Monday, November 26, 2012

Marky Bey on Pearl Bailey and Cab Calloway's Hello, Dolly!



Marky Bey is an African-American TV and film actress of the 70s. She starred in Sugar Hill and had a recurring role on Starsky and Hutch. At the time of Hello, Dolly, she spelled her name with an "I”.
 Marky's nickname as a child was always Marky, short for Marqueeta.
She used it starting with her career in Philadelphia at 15 .She was later talked into  Marky with an "i" because it was more 'feminine'.  Later , she just said, screw it...she was 'going out' just like she 'came in'.  
So she changed it back to the original spelling.

In 1967, she was working as a singing waitress at the Improv and heard about auditions for Hello, Dolly starring Cab Calloway and Pearl Bailey through the grapevine.
She went to the auditions and got cast for the chorus and to understudy Minnie Fay. She also played Mrs. Rose. How did she approach the part? For weeks, Pearl Bailey had her walking in and out of her dressing room saying:”Well, well, well, look who’s here, Mrs. Levi.”

If she were given the opportunity to go back, Marky would not change a thing. On the  dark night when it was their company’s turn to perform for all the other Equity houses, she got great applause doing Mrs. Rose crossing that stage at the St. James Theater. Marki brought a style that was all her own, her own freshness of delivery. She didn’t continue to tweak her performance after the show opened. Marky’s thoughts on Pearl Bailey are that she was an artist, a DIVA, a master of comic timing, a teacher, a “second mother” as she signed her book to Marky.

There was never a time when she did not own the stage she was on.
Marky fell in love watching Dolly/Pearl’s entrance down the stairs into the Harmonia Gardens each show for the title number and the eating scene with Horace that followed it.

For most in this company, they were in their early twenties and it was their first encounter with “Celebrity Royalty.” There were ups and downs for some, Marki included.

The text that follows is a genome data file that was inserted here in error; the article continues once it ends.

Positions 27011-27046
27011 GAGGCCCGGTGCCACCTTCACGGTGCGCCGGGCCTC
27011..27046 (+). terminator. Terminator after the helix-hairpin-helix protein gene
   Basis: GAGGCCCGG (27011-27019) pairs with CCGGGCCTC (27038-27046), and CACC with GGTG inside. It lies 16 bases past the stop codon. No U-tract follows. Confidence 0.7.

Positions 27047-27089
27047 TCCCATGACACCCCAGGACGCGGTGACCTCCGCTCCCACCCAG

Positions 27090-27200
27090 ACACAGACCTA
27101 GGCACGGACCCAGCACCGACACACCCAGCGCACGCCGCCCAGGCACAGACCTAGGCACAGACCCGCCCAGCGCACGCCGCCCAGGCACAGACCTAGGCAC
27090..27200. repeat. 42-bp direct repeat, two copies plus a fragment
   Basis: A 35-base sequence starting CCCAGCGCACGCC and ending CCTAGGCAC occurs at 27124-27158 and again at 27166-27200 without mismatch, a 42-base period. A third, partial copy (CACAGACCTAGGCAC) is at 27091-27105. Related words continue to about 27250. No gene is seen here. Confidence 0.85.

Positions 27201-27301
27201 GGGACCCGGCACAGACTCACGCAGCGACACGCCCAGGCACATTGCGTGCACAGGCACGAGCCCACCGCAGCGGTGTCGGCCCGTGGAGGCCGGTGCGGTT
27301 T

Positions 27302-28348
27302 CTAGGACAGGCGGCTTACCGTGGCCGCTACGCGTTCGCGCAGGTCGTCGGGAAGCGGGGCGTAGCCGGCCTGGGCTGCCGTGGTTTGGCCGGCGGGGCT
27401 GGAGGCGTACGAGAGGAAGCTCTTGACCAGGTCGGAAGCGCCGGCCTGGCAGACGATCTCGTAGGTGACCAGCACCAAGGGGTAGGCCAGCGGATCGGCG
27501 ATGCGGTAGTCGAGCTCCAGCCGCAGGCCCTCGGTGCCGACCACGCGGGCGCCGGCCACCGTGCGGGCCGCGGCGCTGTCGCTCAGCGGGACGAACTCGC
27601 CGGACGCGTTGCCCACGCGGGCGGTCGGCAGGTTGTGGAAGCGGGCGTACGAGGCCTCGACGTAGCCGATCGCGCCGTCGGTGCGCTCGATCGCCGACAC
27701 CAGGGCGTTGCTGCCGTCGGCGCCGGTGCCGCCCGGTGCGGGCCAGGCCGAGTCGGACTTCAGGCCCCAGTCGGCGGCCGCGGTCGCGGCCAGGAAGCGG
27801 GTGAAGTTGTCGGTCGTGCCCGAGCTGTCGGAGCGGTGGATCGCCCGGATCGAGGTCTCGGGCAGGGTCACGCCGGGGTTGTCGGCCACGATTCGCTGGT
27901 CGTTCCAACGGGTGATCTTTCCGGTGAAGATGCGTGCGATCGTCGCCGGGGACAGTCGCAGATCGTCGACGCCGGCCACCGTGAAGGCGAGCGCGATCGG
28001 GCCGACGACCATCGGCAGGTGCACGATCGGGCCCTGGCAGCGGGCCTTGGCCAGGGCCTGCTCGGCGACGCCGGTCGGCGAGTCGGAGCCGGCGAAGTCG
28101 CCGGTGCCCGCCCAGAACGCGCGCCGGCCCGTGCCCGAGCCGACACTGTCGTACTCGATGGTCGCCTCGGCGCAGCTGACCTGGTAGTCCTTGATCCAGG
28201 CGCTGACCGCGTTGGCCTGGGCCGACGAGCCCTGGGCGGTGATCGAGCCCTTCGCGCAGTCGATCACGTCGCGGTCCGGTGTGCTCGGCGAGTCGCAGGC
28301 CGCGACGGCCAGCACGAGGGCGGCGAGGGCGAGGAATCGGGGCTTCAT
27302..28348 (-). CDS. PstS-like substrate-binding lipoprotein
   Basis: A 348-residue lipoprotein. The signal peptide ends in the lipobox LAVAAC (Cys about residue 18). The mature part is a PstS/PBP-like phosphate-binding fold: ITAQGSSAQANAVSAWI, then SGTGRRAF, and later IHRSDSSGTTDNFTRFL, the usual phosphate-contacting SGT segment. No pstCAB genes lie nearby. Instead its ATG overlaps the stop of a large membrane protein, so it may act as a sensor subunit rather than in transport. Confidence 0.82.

Initially when Marky was cast, she was intimidated at the thought of playing opposite a star of Pearl Bailey’s magnitude. It was the “celebrity royalty” thing. 

After playing Minnie Fay in one of the National Companies and replacing Chris Calloway as understudy in their Broadway company, Marky learned to trust herself and stand tall on her legs of confidence.
Marky does place Hello, Dolly in her top five list of her career. She places that along the revival of Lost In The Stars with Brock Peters at The Imperial Theater. That was the show where she met and is still married to the love of her life, Don
If she could go back with the knowledge she has now, she WOULDN”T WALK IN AND OUT OF PEARL BAILEY’S DRESSING ROOM DOOR SO MANY TIMES!!!!! (Smile) 

A younger Pearl Bailey
In actuality, she wouldn’t do anything differently.  
Being in Hello, Dolly pivoted Marki towards feature films and episodic television. The one thing that she learned with her involvement with doing Dolly that she has carried forward with her since then is confidence.
This production of Hello, Dolly was unique. They were the FIRST all black company of Hello, Dolly! 
Not only did they reach the inquisitive white theater going community, but now the black community became even more engaged. 
Their company consisted of a bouquet of black performers, Pearl Bailey used to refer to this as her flower garden, from the very light in skin color to the very brown. 
They were MARVELOUS!!!!!

Marky’s worst experience with the show happened one performance as the scenery was coming in for Put On Your Sunday Clothes.  The scenery “grabbed” her hat and knocked it off. Her hair was in pin clips and small pink curlers, and she was headed for the downstage front row of the number! She faked a faint before making the turn and they got her off stage so as not to interfere with the number! 
They took her to Pearl Bailey’s dressing room and gave her “poppers” (for her heart!). It was one of her most memorable acting moments! It was not uncommon for Marky to have terrible experiences during a performance of Dolly. Minnie Fay’s Harmonia Gardens hat, for example. 
It was a large pink question mark shaped feather atop the hat. Marky was seated and bent over to put it on during intermission, and the wire at the top of the feather went in the inside of her upper thigh inches away from, well, just use your imagination…She couldn’t get it out, and they had only five minutes before curtain. It was their beloved stage manager, Frank Dudley, who performed the ultimate extraction.  And the show went on…
Marky also saw Carol Channing play Dolly. One would think she could never be replaced. She never was… She really OWNED Dolly. Marky saw her again many years later in Pasadena when lines were forgotten, but if Marky had not been in the show she would never have known…overwhelmingly supported by the audience with rounds of applause initiated by her biggest fan and loving husband, Charles Lowe.